You asked: Does it have an effect on your work if you watch tv shows or movies? A big obstacle for me is that my characters seem to be too much like characters from my favorite tv show. (Let’s not bother guessing which one.) How do you avoid creating something that seems more like fanfiction than original work?

I don’t watch many movies or television shows (except for sports) so I’m not the best person to answer this question. Maybe you could experiment with taking two weeks off from your normal television watching and use that time for writing instead. By the end of two weeks, I bet you’ll see a difference. If you do this, let me know how it turns out.

Thanks to the LiveJournal Spotlight this week, we’ve had many more blog readers. Hail and welcome to the Forest! I hope you come back!

For those of you who are new to the blog, feel free to follow me on Twitter. My name there is halseanderson. This will explain what Twitter is if you don’t know.

I didn’t get the 10 pages I had hoped for yesterday, but I found a way to tighten up the second half of the book, so it was a day well spent. Am going back to it right now. (Feel free to keep those writing and publishing questions coming!)


State of the Writing World & Star #4

My thumb continues to heal. Many thanks to the Constant Reader who sent me info on the local guy who makes handmade drums and gives lessons. That will be my reward for finishing the book I’m writing now (FORGE, the follow-up to CHAINS). Until then, I am downloading all kinds of drumming music. Any suggestions?

Many of the conversations at the KW retreat revolved around all the layoffs (i.e. bloodbath) that happened at various publishers in the last few months. It is horrendous for the people who lost their jobs, and it makes writers trying to sell a project or break into the market understandably confused and disheartened.

My opinion?

This too, shall pass.

It all sucks horribly – especially for the people paying NYC rents and suddenly jobless – but it is not a permanent situation. Nothing ever is.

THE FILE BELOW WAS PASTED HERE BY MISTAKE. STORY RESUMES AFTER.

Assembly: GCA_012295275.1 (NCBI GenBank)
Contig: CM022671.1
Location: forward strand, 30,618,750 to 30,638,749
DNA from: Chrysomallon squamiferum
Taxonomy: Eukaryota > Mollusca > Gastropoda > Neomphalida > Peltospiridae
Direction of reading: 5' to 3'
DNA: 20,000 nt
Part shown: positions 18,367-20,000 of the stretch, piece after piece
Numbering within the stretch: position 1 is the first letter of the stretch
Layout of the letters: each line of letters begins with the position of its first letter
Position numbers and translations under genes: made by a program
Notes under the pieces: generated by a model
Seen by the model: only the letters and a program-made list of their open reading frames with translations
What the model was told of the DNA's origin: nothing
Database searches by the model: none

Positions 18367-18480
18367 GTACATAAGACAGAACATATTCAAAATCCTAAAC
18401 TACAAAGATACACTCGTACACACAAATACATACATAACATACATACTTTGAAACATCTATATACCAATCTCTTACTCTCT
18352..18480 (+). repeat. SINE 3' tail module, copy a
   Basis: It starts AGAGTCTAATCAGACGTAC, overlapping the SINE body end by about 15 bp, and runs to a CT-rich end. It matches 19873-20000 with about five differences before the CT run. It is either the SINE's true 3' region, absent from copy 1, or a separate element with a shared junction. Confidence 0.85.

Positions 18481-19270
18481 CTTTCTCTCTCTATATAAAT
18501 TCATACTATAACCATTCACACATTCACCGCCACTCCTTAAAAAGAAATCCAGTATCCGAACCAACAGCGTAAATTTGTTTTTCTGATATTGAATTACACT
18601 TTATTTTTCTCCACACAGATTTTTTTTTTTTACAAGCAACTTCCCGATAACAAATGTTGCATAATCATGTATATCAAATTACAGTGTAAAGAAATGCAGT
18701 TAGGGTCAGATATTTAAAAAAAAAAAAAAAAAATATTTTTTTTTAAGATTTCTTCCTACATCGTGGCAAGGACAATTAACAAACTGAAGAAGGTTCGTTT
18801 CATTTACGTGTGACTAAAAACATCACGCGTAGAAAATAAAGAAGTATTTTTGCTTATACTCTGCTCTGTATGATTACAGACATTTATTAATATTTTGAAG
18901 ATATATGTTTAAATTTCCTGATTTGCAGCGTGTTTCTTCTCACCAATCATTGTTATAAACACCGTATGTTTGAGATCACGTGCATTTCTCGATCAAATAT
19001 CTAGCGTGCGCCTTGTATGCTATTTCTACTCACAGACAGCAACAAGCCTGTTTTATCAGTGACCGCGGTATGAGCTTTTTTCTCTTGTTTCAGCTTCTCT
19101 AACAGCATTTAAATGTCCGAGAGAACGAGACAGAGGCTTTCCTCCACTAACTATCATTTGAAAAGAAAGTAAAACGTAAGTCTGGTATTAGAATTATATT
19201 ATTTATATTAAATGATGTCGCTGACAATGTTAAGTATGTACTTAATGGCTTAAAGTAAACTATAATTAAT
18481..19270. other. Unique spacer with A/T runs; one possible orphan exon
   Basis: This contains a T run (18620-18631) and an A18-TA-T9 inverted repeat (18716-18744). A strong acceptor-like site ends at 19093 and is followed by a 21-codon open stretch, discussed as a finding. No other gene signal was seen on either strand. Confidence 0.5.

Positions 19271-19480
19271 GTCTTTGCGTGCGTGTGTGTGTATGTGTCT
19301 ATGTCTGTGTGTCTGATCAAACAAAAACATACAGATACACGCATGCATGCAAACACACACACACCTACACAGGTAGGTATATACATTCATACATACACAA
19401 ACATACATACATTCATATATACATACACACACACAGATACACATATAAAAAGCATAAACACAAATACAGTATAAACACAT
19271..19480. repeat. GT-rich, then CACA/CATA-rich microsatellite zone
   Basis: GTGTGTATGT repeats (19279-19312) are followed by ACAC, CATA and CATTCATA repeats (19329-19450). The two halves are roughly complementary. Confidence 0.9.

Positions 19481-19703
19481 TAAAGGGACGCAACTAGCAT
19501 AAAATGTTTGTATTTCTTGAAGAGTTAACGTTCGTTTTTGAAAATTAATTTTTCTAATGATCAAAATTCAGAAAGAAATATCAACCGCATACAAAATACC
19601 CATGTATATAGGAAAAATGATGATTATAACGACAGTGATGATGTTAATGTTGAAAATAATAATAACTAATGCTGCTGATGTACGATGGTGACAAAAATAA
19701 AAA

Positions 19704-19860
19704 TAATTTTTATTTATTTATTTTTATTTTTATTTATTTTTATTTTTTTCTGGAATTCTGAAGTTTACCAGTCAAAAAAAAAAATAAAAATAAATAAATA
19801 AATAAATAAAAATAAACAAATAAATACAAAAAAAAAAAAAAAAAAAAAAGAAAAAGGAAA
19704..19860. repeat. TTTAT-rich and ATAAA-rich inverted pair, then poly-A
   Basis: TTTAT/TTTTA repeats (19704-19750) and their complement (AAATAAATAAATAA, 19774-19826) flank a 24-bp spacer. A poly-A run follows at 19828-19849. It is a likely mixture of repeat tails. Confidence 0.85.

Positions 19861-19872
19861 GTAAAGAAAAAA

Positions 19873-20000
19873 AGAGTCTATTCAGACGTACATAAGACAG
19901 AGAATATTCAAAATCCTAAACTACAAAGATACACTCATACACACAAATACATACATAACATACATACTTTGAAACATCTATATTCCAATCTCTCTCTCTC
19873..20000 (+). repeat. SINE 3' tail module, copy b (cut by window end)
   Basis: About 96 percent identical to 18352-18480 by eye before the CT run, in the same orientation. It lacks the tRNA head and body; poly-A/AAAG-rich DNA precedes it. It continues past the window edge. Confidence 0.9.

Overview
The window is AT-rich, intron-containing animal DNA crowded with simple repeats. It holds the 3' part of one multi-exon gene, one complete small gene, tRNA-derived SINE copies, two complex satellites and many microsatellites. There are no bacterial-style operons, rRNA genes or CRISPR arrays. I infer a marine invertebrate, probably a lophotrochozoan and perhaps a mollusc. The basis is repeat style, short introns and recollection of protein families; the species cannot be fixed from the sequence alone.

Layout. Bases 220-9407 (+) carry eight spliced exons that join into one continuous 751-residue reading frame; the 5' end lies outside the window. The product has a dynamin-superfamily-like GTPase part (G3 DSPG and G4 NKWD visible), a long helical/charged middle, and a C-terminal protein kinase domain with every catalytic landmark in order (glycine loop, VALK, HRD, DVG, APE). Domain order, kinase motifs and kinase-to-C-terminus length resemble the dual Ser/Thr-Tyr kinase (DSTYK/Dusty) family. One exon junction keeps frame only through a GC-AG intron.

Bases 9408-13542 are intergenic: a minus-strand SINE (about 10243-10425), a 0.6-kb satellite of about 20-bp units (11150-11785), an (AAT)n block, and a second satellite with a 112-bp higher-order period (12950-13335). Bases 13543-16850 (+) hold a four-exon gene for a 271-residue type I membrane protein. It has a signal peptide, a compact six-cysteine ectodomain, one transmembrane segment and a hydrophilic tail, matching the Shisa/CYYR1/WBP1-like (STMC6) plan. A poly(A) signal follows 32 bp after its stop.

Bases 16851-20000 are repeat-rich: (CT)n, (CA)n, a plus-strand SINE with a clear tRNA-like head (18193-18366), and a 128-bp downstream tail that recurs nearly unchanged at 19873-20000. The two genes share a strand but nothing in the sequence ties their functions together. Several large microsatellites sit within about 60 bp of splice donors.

My advice is to use the economic meltdown as an opportunity to focus less on the publication process and more on the quality of your craft. This is the year you don’t have send out one hundred queries or waste time keeping up on trends or tracking down agents. This is the year to focus on taking your writing to the next level. Do that and it will be much easier to sell your book when the economy strengthens.

Anyone else have an opinion about this?

On a more positive note, I can finally share the news of WINTERGIRLS’ 4th star!!! Thank you, Kirkus! Here’s the review:

“Neither therapy nor threats nor her ex–best friend’s death can turn Lia away from her habits of cutting and self-starvation. In broken, symbolic and gut-wrenching prose, Lia narrates her hopeless story of the destructive behaviors that control her every action and thought. She lives for both the thrill and the crash of not eating, and any progress she may have made toward normal eating is erased when her former best friend Cassie dies alone in a hotel room. The trauma of Cassie’s death coupled with Lia’s strained relationship with her parents and stepmother makes her tighten her focus on not eating as she slides into a world of starvation-induced hallucinations. Uncontrollable self-accusations (“Stupid/ugly/stupid/bitch/stupid/fat”) and compulsive calorie counts punctuate her claustrophobic account, which she edits chillingly to control her world. Anderson perfectly captures the isolation and motivations of the anorexic without ever suggesting that depression and eating disorders are simply things to “get over.” Due to the author’s and the subject’s popularity, this should be a much-discussed book, which rises far above the standard problem novel.” Kirkus, Feb. 1, 2009.

I think there may be a few reviewer ARCS available through the WINTERGIRLS MySpace page. This is done by the publisher, so for those of you who have been sending me questions about the ARCs, I’m really, really, sorry, but I don’t have a clue. On the MySpace page, there is an email address in the blog announcement about the giveaway. Mail your questions there.